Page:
Two sad things happened a couple of months ago: The loss of TV producer Bud Yorkin and the cancer diagnosis of former President Jimmy Carter. There was an interesting connection between these two in the year after Carter became the leader of the free world.
Yorkin was best-known for his collaborations with uber-producer Norman Lear in the seventies. Not only did the two work together in television starting in the late fifties, but they continued with films in the sixties--Yorkin directed Lear's "Divorce, American Style" for
|Yorkin and Lear|
There is no need to re-hash the phenomenon that was "All in the Family." Before Lear and Yorkin (together as "Tandem" Productions) brought to CBS two spin-offs from that show--"Maude" begets "Good Times"--Yorkin took a heavier producing hand to Tandem's second mega-hit, this time on NBC, "Sanford and Son." A second British remake, this was the first American TV series to portray the African American experience as something other than the glossy, whitewashed, and condescending safety of "Julia," "Room 222," or Bill Cosby's multiple sixties series. Sadly, however, this new junkyard hit revealed a stark thrust backwards in its stereotypes and slapstick--avoiding the controversial topics save the irony of a racist who is himself a minority citizen.
In the meantime, "Good Times" struggled with cast issues due to the decreasing influence of its black story-runners and the ever-increasing prevalence of the mid-seventies fascination with catch-phrase characters (JJ's "Dyno-Mite!"). By the time Lear spun of "The Jeffersons"--also falling prey to the same dilemma while exhibiting bravery in its depiction of a bi-racial relationships--Tandem became TAT and Yorkin formed a new company, TOY, with Saul Turtletaub and Bernie Orenstein.
After Sanford's "Grady" spinoff and the failed Sanford continuation "Sanford Arms," TOY moved to ABC and piggybacked on the Sanford success with "What's Happening!!," a comic
Now on the political front, Americans were completely disillusioned with post-Watergate Washington. Even though the Nixon/Ford years gave birth to TV's golden age of comedy in teh early seventies, the surprising election of an unkown Georgia governor to President--representing the USA's populist and strangely spiritual left-turn--heralded inanity in boob tube comedy.
I can remember the early SNL jokes and skits about Carter the peanut farmer and the constant coverage of his Plains family as a punchline--brother Billy and his beer brand, mother Lillian, et. al.--and a brief absence of heated political rancor as Carter was branded "God's gift to the White
|Billy and a peanut.|
So it was in this environment that Yorkin and his colleagues introduced the sitcom "Carter Country" in the midst of super-programmer Fred Silverman's revamping of ABC into the masturbatory powerhouse that included "Charlie's Angels" and "Three's Company." An odd choice, yet reflective of a "trending" topic, the sitcom placed itself squarely in the confines of Carter's own home territory. Sometimes mistaken as a remake of the Acaemy Award winning film from a decade earlier "In the Heat of the Night," the program's resemblance was limited only to the setting and fish out of water scenario. That being said, the basic plot was was southern police chief (Victor French) being forced to work with big-city educated black sergeant (Kene Holliday). And as Chief Mobey, French played a lovable redneck who's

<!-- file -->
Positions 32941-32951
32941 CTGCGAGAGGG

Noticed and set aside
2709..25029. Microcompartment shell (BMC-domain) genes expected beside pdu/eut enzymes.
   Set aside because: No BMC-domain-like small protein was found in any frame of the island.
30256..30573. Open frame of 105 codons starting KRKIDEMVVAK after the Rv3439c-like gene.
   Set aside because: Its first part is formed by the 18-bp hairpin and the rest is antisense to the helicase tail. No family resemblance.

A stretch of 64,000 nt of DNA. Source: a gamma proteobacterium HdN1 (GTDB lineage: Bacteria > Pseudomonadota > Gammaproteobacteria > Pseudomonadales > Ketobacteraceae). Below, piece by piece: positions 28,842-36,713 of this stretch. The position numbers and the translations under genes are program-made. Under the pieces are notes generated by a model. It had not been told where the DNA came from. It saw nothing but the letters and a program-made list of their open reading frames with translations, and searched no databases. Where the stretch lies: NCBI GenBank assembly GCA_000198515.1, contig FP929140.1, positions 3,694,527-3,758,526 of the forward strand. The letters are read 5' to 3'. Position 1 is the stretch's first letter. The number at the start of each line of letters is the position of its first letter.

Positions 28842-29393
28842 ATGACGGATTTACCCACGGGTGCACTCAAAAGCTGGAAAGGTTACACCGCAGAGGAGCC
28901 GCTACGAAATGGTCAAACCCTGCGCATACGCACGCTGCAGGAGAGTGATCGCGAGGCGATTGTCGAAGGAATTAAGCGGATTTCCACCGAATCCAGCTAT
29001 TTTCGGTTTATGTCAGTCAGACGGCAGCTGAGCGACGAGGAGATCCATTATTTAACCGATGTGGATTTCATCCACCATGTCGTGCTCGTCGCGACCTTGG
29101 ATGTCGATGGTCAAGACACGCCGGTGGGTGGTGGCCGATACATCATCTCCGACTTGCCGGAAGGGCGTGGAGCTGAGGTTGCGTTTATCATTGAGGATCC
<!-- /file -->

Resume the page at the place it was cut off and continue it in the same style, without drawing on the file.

I remember watching this show upon it's premiere in the fall of 1977 at the height of the ABC "We're the One" resurgence. Premiering the same month as "Soap," and slotted right before Redd Foxx's controversial new post-"Sanford" variety Show, the series didn't quite carry the taboo cache of those programs and somehow managed to slip into a second season unnoticed and unheralded. ABC did manage to get a catch-phrase out of the show: Cuddly yet corrupt Mayor Burnside would utter a terse "Handle-it, handle-it" to his backwoods inferiors. The only thing of pop-culture interest that came of the series was a short recurring character played a young Melanie Griffith--cub reporter for the local paper.
Falling victim to the same level of progressive political-incorrectness as many other seventies sitcoms, we will probably never see this one on DVD. Holliday went on to be a regular on "Matlock" and French continued to be a part of "Little House on the Prairie" and do character parts. TOY produced a mild "Soap" ripoff called "13 Queens Blvd" with Eileen Brennan and Jerry Van Dyke, paired with "The Ropers" to no avail. And in 1982, the company brought back Mickey Rooney to star with two kids (Dana Carvey and Nathan Lane) in "One of the Boys" about a geezer rooming with a couple of college boys. Yorkin went back to features such as "Twice in a Lifetime" with Gene Hackman and the "Arthur" sequel.
Here's the proof: Enjoy the snazzy theme-music while you are at it.